They are an important source of food, particularly fresh food, for low-income households. The latest figures from the UN estimate that 8.4 million people in the UK experience some form of food insecurity, so the presence of a community fridge helps alleviate hunger.

The Community Fridge Network's Impact Report 2019-2021 reports higher levels of trust in communities with community fridges. Other reported benefits include reducing food waste, reducing food poverty and hunger, and helping to teach people healthier eating habits.

The Community Fridge Network in NI

Northern Ireland has seen a rise in the number of community fridges in recent years, due to the support of local authorities and local communities.

Northern Ireland’s first sharing fridge opened in 2017 in Cloughmills with the support of the Cloughmills Community Action Team and Causeway Coast and Glens Borough Council. Before the introduction of the fridge, an estimated £470 of food waste was thrown away per household every year, equivalent to £282,000 for the entire area.

The latest data shows that the Cloughmills community fridge is diverting 1 tonne of food waste from landfill each month. In Cloughmills, local residents also loan large pots for batch cooking and organise veggie cooking sessions (soups and curries) using produce from the fridge.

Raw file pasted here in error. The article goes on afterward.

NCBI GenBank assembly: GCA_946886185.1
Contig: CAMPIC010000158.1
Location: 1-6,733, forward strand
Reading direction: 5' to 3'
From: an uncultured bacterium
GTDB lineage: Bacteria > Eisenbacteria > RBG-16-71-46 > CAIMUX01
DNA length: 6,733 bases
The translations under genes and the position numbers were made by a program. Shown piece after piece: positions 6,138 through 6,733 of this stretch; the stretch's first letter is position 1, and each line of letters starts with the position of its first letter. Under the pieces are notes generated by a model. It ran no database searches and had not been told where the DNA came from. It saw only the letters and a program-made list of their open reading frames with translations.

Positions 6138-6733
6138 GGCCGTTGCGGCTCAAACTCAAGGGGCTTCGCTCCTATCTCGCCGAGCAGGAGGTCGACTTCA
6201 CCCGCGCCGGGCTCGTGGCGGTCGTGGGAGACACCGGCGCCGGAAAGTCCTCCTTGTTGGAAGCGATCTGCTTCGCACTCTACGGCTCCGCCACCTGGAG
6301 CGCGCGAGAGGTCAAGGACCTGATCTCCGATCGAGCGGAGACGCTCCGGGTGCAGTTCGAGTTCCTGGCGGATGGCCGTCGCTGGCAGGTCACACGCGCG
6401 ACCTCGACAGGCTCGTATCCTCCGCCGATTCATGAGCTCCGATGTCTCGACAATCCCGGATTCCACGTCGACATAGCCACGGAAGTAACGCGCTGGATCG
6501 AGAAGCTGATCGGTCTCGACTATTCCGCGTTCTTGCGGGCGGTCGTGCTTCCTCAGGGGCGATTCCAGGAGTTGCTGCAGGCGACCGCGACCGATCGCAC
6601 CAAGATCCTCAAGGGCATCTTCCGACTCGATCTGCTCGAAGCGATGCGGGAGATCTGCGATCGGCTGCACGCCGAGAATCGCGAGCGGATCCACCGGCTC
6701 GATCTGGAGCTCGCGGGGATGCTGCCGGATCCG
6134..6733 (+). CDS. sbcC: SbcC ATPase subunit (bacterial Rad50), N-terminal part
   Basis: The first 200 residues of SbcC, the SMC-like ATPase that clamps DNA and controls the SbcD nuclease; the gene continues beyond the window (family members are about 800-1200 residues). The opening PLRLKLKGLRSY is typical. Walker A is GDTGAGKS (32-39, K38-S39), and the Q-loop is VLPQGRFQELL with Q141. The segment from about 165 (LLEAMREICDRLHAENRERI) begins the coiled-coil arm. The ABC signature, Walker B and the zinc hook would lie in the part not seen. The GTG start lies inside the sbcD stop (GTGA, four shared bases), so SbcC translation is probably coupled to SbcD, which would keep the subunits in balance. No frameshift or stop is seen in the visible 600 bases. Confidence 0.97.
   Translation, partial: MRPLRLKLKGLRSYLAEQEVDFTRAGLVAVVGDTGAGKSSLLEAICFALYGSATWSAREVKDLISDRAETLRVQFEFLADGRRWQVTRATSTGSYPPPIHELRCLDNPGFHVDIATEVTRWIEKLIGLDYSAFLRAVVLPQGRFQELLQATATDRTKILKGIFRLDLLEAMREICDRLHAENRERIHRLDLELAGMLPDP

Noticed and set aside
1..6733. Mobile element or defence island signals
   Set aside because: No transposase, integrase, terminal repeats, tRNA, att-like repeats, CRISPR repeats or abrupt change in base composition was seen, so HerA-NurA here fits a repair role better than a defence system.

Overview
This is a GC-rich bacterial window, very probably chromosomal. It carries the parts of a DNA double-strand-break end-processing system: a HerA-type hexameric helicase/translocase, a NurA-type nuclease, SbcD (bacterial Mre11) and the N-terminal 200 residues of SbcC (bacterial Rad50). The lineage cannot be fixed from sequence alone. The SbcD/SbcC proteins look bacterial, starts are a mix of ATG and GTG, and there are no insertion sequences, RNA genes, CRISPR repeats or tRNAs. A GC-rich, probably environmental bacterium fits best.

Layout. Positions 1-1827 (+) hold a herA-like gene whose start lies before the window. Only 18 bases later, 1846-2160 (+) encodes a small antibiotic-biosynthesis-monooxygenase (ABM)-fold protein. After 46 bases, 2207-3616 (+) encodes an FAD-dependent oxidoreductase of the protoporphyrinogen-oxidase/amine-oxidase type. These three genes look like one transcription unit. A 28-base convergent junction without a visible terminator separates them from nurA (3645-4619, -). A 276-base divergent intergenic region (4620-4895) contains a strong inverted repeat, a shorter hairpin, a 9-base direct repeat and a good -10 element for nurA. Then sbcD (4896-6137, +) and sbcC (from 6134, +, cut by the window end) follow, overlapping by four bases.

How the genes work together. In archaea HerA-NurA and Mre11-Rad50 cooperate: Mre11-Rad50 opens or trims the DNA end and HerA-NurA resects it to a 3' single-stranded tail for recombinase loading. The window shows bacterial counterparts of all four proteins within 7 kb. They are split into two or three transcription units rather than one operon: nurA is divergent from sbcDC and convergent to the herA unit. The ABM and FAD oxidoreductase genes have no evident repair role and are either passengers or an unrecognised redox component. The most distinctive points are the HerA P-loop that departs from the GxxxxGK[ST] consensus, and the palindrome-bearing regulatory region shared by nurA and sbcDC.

In 2018 the second community fridge opened in Causeway Coast and Glens, at the Glenshane Care Centre in Dungiven, in parternship with charity Hubbub UK.

The most recent community fridge in Northern Ireland was opened in June 2021 in Carrickfergus at the Eden Allotment Gardens. The project was funded through the Department of Communities (DfC) Covid-19 Food Partnership Fund and delivered by Mid and East Antrim Borough Council’s Parks and Open Spaces team.

More than 20 volunteers are involved and locals say it has generated a strong sense of community spirit. The fridge receives eight donations per week from Tesco, Sainsbury’s, Marks and Spencer and Hendersons. There are also zero-mile items that come directly from the allotments on-site. 

The impact of this community fridge since its opening just 6 months ago has been remarkable.

Key Data June 2021 October 2021
Collected Food (Kg) 611.0  10413.0